Performance major and multi-instrumentalist David Cloyd, one of the exciting new artists on the Engine Company Records roster, steps onto the national stage with his debut album, Unhand Me, You Fiend!
Tell me about how you originally got into your craft, David.
My parents were listening to my older sister practice piano one afternoon when they remembered that she was away at a birthday party. I was picking out her etudes by ear. I was about three years old, and I’ve been studying and playing music ever since.
How do you describe your music to people?
If you like Radiohead, Beck, Peter Gabriel, and John Lennon, then you’ll probably like my music.
What is your favorite thing to do in the whole wide world?
I like listening to music, writing songs and making records, learning how to play a new instrument, drinking hefeweizen on my porch in the summertime, cooking, watching movies, and hanging out with my wife, though not particularly in that order. I also enjoy coming up with extremely unanswerable interview questions.
What is your biggest challenge when it comes to running your business?
Making plans and then throwing them out the window. It’s important to have short-term goals and priorities. How else do you know what to do when you wake up in the morning? And long-term goals are just as important. If you don’t know where you want to go, you’ll find yourself walking in circles and you won’t even realize it. But very often, something happens (or doesn’t happen) that requires you to take a well-conceived plan, throw it out the window, and start again from zero. And you either embrace that Sisyphean process or you don’t. Anyone who has studied thermodynamics knows that entropy isn’t an abstract thought, it’s a very real and powerful force—it’s why we have to clean the house, do the dishes, and take out the trash. You can’t stop it, you just have to decide to either laugh or cry about it. So I laugh, and then I keep on laughing until I’m crying. The only way to beat entropy is to confuse it.
When you were a kid, what did you think you were going to be when you grew up?
I don’t remember wanting to be anything but a musician. I don’t think I even went through a fireman phase or anything like that. What an oddly worded question—what did I think I was going to be? I probably thought I was going to be a jedi knight. I know I practiced piano with the blast shield down.
In what way has your community impacted your development as a musician?
Living in NYC for so long had incredible influence on me—it pushed my art and my craft to a level that I didn’t know I had in me, and gave me access to everyone and everything that got me to where I am today. I think that living elsewhere before and after that has had just as important an influence on my work, though. It allows me the time and space to keep pushing my music forward while my "normal" family life can continue and flourish in a way that makes me feel, well, normal. I find a lot of beauty in normalcy. It’s the jedi influence again.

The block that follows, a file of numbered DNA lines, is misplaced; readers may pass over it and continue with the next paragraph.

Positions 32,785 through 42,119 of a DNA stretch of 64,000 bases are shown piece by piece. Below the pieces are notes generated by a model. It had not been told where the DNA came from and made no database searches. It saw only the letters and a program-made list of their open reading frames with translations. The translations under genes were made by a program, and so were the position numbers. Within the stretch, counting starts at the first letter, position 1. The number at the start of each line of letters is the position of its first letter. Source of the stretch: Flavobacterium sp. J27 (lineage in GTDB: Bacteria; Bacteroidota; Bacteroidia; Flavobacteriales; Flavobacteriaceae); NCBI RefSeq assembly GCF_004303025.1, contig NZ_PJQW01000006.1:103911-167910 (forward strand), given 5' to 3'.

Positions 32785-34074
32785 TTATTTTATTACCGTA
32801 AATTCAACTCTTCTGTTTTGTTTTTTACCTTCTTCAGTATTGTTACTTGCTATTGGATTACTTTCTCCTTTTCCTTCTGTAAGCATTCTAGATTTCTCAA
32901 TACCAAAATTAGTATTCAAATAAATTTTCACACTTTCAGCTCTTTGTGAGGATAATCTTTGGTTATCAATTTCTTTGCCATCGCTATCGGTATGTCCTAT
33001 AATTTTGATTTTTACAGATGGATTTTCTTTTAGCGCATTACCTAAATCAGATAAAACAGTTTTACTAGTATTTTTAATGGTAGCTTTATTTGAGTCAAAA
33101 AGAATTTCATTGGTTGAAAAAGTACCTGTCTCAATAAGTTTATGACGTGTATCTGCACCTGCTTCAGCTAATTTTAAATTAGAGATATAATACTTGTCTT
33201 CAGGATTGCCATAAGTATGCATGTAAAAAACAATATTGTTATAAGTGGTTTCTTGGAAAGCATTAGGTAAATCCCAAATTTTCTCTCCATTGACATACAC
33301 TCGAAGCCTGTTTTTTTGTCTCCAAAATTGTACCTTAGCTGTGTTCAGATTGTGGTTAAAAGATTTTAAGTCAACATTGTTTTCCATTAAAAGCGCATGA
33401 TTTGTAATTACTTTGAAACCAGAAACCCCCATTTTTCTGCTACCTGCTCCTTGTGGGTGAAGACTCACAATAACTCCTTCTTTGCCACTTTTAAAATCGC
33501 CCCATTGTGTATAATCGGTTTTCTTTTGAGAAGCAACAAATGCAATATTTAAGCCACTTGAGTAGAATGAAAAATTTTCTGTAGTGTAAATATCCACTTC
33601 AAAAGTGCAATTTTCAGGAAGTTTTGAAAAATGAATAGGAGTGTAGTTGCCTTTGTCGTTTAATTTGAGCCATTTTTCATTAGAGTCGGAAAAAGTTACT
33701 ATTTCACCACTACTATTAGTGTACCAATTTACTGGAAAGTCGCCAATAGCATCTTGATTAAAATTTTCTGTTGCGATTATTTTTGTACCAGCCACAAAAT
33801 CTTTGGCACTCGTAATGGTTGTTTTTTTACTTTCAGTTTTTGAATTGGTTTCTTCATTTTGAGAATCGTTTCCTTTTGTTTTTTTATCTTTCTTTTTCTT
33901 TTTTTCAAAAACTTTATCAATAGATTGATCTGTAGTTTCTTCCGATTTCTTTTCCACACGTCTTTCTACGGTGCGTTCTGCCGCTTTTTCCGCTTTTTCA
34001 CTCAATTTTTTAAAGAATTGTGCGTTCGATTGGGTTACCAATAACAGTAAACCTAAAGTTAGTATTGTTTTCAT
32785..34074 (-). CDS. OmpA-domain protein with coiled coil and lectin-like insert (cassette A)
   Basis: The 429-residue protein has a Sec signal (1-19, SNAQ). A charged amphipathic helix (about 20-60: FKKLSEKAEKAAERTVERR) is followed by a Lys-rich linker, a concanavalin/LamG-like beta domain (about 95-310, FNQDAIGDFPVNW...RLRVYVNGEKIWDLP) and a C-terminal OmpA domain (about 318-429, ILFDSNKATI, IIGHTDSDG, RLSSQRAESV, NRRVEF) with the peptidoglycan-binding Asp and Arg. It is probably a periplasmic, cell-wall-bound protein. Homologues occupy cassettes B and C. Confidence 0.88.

What other artists out there do you love?
I played bass and keyboards and sang backing vocals for a record called Rocktronic with my friends Americans UK. It’s such a fun record, and it accompanies an Americans UK comic book series written by the lead singer—rumor has it that I’m going to appear as Cloid the Droid in an upcoming issue, and I can’t wait to see my cartoon/android self. My friend Shara Worden has a project called My Brightest Diamond that I really love, as well as her Asthmatic Kitty label-mate DM Stith. Something happened to me in the last year or so, and I finally understand and embrace the singular greatness of AC/DC, though I haven’t listened to all of their records yet. Honestly, I’m more excited about the Beatles catalogue finally being properly re-mastered and released in mono than just about anything else.
What does your future hold?
I spent the winter and spring deconstructing my album into a solo show—just me, electric guitar, and piano. The new solo versions have such a different feel than the album versions. They really push my playing abilities to the edge and expose the songs in a way I’d never even heard before. My label president and producer Blake Morgan and I are so excited about the results that we’re going to record some of them for release. I have plans for a slightly bigger and more elaborate version of the solo show, plus I’ll be playing label shows with the ECR band from time to time. I’ve been writing songs for the next album since before I started recording Unhand Me, You Fiend! But those wheels never stop turning, touch wood.
In the short term, I will be playing more and more scattered solo shows throughout the northeast. (That sounds like a weather report, doesn’t it?) I also like to play unannounced shows at venues in and around Buffalo, so you never know when you might run into me. I aspire to be a thief in the night.
Check this artist out on iTunes, Amazon, and davidcloydmusic.com